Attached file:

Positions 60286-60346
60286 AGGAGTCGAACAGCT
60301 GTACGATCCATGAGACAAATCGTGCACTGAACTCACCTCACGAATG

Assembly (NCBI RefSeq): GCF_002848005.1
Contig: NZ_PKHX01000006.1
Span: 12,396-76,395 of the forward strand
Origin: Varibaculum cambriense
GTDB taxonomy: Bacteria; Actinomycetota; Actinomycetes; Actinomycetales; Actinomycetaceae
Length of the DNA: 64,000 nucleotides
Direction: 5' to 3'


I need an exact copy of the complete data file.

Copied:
Positions 60286-60346
60286 AGGAGTCGAACAGCT
60301 GTACGATCCATGAGACAAATCGTGCACTGAACTCACCTCACGAATG

Assembly (NCBI RefSeq): GCF_002848005.1
Contig: NZ_PKHX01000006.1
Span: 12,396-76,395 of the forward strand
Origin: Varibaculum cambriense
GTDB taxonomy: Bacteria; Actinomycetota; Actinomycetes; Actinomycetales; Actinomycetaceae
Length of the DNA: 64,000 nucleotides
Direction: 5' to 3'